Good Dog

A Perceptive Plott Hound Captures a Canine Researcher’s Heart

An expressive companion helps his human find her calling

Illustration: John Cuneo

I am bent over the sink washing my face when a tiny siren wails from my chest. Sonder has been watching me from the bathroom doorway, and at this he throws his coonhound head back and runs baying toward the window in search of the source. Well, shit, I think, as I pause to assess my pulse. Sonder and I are still getting to know each other, learning our respective ticks and tocks, so he has no idea that the siren is coming from a small bionic box in my chest, an ICD/pacemaker implanted there to help regulate the many rhythms of my unpredictable heart. 

Sixty beats and steady; “it’s not me, it’s you,” I tell the machine. By now Sonder has returned from the window. I pick up the remote device that enables me to send a transmission from the pacemaker to the doctor’s office, where the technician can determine what the implant is whining about. As the dog hovers with worried curiosity, I glance reflexively toward a small cherry box atop the dresser. The box brandishes a brass nameplate that reads Remy; inside lie the ashes of Sonder’s predecessor. In one of those great plot twists of irony that the universe doles out, Remy’s heart, like my own, was ultimately too big, and even all of the love and loyalty it held for nearly ten years couldn’t save him. But before that, he was the one who helped me mend and manage my own. 

In February 2010, after months of casually perusing the Petfinder adoption site, I stopped my scrolling on a light-eyed, speckle-faced puppy called Chance. Typically drawn to the spaniels and setters of my childhood, I didn’t know what intrigued me about this little Plott hound, but I knew he was the one. The rescue group told me his mother came from a high-kill situation in Georgia, and she’d given birth to the puppies in November, just two days before my own birthday. They’d all be at an adoption event the following weekend. I drove up from Washington, D.C., where I had recently moved for a job at the National Museum of Natural History, to New Jersey to meet him. It was love at first milk-toothed bite. Rembrandt “Remy” von Chance came home with me on Valentine’s Day.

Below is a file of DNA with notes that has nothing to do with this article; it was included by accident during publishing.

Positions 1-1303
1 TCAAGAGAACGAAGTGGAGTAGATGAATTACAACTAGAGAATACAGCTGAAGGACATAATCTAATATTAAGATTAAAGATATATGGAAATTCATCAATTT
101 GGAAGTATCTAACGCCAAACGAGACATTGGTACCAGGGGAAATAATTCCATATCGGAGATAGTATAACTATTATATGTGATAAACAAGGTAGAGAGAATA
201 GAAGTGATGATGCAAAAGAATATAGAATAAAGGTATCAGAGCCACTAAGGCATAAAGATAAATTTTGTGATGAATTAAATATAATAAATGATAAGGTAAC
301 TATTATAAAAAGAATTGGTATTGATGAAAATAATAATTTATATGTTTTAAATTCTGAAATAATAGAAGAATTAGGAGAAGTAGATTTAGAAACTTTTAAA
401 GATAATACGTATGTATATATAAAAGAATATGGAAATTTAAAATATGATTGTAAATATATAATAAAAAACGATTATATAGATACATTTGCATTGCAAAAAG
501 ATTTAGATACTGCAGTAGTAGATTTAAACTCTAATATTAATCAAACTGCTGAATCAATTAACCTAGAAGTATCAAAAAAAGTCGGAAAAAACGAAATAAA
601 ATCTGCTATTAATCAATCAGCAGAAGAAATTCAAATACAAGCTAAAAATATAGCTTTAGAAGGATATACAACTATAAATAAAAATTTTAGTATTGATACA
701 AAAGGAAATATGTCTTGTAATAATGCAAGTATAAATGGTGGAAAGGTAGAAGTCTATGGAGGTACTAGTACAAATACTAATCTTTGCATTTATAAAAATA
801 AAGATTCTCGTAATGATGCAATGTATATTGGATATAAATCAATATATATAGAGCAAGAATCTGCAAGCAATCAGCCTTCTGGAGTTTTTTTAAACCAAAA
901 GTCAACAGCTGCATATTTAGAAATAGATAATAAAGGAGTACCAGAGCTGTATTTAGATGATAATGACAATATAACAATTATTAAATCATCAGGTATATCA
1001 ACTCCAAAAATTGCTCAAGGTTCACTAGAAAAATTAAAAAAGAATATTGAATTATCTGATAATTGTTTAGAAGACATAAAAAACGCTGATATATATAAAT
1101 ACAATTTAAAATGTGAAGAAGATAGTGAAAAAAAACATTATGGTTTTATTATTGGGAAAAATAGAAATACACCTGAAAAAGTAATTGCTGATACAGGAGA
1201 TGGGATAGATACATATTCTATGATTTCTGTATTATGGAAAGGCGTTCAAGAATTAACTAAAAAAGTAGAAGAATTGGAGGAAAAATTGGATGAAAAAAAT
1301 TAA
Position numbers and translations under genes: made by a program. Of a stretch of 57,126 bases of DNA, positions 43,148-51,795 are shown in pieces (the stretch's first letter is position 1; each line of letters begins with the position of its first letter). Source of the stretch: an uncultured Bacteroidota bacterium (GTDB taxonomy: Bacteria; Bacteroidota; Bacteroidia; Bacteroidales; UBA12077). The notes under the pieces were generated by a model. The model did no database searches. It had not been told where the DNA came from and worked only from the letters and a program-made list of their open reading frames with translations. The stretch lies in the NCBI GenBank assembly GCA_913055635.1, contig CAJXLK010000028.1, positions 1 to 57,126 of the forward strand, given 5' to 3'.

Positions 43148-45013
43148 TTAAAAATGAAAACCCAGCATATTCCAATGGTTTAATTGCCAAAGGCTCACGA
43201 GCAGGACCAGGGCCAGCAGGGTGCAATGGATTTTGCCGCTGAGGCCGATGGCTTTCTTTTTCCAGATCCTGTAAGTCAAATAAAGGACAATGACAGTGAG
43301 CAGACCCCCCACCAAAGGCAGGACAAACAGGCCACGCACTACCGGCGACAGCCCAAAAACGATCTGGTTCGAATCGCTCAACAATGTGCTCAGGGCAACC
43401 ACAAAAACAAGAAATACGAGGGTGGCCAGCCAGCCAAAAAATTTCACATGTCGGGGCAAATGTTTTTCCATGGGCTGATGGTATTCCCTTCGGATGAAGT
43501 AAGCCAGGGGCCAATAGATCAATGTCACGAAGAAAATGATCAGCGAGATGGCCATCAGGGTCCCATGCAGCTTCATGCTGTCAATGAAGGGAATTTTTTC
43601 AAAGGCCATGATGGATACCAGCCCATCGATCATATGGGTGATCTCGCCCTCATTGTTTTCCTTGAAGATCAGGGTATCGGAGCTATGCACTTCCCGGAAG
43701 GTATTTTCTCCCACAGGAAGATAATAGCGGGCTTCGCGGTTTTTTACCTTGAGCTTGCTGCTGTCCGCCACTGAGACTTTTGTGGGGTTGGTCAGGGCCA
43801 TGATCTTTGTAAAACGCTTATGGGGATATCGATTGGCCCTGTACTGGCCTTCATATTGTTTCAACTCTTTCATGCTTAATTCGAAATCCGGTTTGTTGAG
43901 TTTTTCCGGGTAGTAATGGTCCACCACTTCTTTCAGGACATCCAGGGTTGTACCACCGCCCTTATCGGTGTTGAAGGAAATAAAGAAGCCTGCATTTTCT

Remy grew from a floppy puppy peeing on snow mounds during a record-breaking Southern winter into a long-eared, loud-mouthed hound who barked at fish and stood on his tiptoes for ice cream. He loved the river. He loved running through the woods. He loved me. When Remy and I found each other, I was in many ways a young and stereotypically starry-eyed twentysomething trying to save the world. But in other ways, I wasn’t. I had grown up with a congenital heart disease, and my first experience in D.C. wasn’t when I moved there as an idealistic young professional, but rather at age five when I enrolled in a study of pediatric cardiomyopathy patients at the National Institutes of Health. That first winter of Remy’s puppyhood, one of the wires connecting my pacemaker to my heart broke and had to be surgically replaced—a risky procedure that involved laser cutting around the veins. Afterward, it was hard to haul around a young hound, and Remy seemed to intuit that. He made himself content to curl beside me under the covers and watch the snow. 

The hound stayed by my side through heartaches of other kinds, too—loss of romantic partners, career fits and starts, familial struggles, writerly pains—as well as during life’s more beautiful moments, many of which he was responsible for. We copiloted up and down the East Coast, enrolled in therapy dog training, and eventually made visits to rehab centers, libraries, and hospitals as a team. We learned and ran the agility ring. He was as comfortable and charming visiting a Senate congressional office as he was rolling in horse manure on a Virginia farm.